I cannot believe that these poor innocent coyotes were shot and killed for no reason!! All the coyote did was nibble on the man's foot as if he was telling him to wake up and feed him.I just heard the whole story on the news with the city councilman speaking. That is injust for them to kill the coyotes. We have to speak up abouit this!! Mankind has taken over their territory.We are VISTORS to the park.The coyotes and wildlife live there. It is THEIR HOME and NOT our home. People should have more respect for wildlife. I jog there every day and have NEVER seen a coyote become aggressive with anyone.As a matter of fact, a woman was walking her tiny dog without a leash and I told her to watch out for predatory animals and she told me she always sees the coyotes and they leave her dog alone as she notices they get pleny of food from the picnic areas and nearby trash cans. The vistors of that park know the coyotes as if they were their own pets.They are "friends" to the visitors.They would never purposely injure anyone.This news this morning made me sick!

Griffith Park is the coyote's natural habitat, and visitors should be cautioned about possible encounters. I don't agree with killing them. This type of practice doesn't happen in national forests, and I don't feel it should happen in Griffith Park either.

I'm surprised they didn't taser them several times.

Outraged? I live one block from the park. I see coyotes on the streets around here all the time.. I've also seen them in the park many times. One time I saw one just standing by the side of the road while cars stopped and took pictures. I've also seen them just strolling around the park, oblivious to the humans. These "outraged" people would be more outraged if one of their pets or small children got attacked. Do your part when you see a coyote. keep them afraid of humans. Clap your hands, run after them etc. I am not outraged by this.

The coyotes have become habituated to humans and aren't scared of approaching us. Their numbers need to be reduced. I don't object to killing rats, and coyotes are no different - disease vectors with no predators who have learned to thrive in our habitat.

For years, I lived in the Berkshire Mountains of Western Massachusetts and coyotes were always around. They were normally quite shy and would run from humans. Of course, small pets may be taken but nothing large. Are the Griffith Park coyotes now going to be checked for rabies? It just doesn't seem "normal".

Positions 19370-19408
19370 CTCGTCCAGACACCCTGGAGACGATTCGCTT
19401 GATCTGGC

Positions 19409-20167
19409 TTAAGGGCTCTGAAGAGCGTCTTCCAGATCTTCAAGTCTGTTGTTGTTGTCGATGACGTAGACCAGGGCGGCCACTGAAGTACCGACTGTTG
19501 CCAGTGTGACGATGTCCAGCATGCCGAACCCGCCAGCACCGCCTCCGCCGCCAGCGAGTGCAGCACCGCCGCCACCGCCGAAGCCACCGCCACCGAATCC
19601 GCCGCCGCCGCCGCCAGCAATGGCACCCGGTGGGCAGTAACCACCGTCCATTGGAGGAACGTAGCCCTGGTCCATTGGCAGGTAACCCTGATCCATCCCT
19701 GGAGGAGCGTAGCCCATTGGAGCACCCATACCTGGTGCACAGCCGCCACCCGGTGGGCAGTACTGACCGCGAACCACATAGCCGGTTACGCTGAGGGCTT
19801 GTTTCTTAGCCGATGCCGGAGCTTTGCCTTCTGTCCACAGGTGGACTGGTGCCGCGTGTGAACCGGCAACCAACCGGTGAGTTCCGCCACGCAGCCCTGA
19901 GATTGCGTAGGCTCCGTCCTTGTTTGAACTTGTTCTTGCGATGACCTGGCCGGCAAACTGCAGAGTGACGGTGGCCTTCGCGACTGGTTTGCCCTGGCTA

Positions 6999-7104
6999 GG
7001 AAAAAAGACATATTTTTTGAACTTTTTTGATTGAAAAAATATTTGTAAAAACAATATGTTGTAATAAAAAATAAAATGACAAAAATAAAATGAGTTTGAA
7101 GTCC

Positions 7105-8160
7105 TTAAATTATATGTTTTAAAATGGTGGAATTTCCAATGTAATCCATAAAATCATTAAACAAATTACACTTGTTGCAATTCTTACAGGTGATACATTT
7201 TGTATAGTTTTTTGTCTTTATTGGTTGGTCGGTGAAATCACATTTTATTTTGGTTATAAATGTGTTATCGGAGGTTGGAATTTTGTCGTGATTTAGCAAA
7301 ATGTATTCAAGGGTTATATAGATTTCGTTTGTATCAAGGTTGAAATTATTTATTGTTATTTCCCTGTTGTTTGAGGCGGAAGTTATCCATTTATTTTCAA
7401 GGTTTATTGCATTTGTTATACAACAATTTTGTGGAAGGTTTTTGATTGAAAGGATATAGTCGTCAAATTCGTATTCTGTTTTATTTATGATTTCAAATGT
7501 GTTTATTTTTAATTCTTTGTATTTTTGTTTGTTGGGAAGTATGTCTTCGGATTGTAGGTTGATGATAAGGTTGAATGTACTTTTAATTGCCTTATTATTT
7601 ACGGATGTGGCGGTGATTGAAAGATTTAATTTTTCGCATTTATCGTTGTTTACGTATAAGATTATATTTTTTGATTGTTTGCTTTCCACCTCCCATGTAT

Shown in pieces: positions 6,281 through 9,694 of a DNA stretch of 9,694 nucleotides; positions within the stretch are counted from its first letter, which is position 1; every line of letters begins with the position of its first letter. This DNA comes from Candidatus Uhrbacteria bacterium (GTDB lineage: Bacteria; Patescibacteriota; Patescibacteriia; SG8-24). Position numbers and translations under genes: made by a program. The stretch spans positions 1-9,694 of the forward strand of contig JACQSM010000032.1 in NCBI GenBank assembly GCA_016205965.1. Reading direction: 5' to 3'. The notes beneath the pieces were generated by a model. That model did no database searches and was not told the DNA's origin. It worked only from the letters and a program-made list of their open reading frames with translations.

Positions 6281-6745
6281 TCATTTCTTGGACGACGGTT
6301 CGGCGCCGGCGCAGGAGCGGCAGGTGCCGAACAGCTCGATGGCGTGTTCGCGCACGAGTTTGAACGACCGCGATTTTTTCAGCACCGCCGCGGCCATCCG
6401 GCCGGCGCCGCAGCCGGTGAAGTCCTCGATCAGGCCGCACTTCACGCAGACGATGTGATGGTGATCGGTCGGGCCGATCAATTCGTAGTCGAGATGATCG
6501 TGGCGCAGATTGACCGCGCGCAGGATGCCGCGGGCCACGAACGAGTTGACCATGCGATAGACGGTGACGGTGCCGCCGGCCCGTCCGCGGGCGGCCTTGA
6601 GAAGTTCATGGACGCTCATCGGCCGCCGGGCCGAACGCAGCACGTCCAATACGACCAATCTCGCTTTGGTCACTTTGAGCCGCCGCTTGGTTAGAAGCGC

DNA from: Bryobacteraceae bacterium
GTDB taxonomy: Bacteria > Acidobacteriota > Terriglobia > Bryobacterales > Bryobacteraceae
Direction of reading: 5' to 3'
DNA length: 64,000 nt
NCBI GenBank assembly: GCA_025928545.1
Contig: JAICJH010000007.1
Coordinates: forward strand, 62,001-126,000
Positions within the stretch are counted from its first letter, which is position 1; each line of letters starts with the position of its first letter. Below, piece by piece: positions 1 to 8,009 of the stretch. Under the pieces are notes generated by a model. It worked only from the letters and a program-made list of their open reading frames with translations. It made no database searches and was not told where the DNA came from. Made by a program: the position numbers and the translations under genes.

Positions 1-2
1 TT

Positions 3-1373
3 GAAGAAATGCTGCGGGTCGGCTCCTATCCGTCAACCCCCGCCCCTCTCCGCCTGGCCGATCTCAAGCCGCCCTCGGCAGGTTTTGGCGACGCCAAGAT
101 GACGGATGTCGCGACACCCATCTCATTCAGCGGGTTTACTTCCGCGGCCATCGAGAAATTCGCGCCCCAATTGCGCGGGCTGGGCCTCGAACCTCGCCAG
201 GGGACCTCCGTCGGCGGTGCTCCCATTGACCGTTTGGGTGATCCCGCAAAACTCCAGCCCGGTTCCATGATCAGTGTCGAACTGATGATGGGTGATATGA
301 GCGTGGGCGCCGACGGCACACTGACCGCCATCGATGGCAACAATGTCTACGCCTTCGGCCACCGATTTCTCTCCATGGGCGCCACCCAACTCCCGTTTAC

thats horrible, we humans are in their territory, killing them is unacceptable. they are part of what the park is there for, to be close to nature.

I have one encounter with one of cayote in the parking lot of merry go round. I actually watch my 7 yr. old kids go up to the parking lot, when he reached our car, he told me to open the door because there is a dog approaching him. When I look at the animal it was a cayote, I have to shout to the cayote to stop approaching my son. I did not know before that there was a cayote in the park. Since then I never return with my son in the area. I said, forget about merry go round ride with the present of the cayote in the area, it just does not sounds right. Cayote on that area was wild than the high desert area, they will attack you because they're been atttacked by the residents in the area. Whoever want to relax with the cayote should just go to the zoo down the road. Thanks for making the area safe USDA....

As a frequent user of Griffith Park, I am saddened to hear of the shooting of coyotes. As silly as this may sound, I am always happy to see them, to share their land and territory, and to be a guest in their home. We must be mindful of nature and the risks that exist in using it for our recreation. This is not a proper solution to this problem...which really is not a problem...it is the natural course of events when sharing space with nature that we have made desirable for human use.

Wait.... What don't kill the coyote umm yeaaaaaaahhhh lets just wait 2 it kills little billy or susie sheesh....

Being a homeowner near wild space and having lost a beloved cat to coyotes is totally different than a non specific animal lover and park visitor. Frankly given my experience with the authorities on this it surly took an 'act of congress' to get this small action.

Please remember that in a natural environment there would be a check and balance system keeping this population in check. Griffith Park is far from what is the true wild space.

Ah, yes. Let's kill them. Typical asinine solution by an ignorant governmental agency. I have swerved off the highway to miss hitting a coyote. They have a tough, tough life. So, along comes Fish and Game executioners to save the day. Shame on them!!!

I find the killing of the Coyotes morally wrong.
I mean it's unfortunate that people get bit or dogs disappear,but it needs to be kept in mind,when people do go to Griffith Park,one needs to be vigilant in acting and if they bring their pets and children,they need to look after them.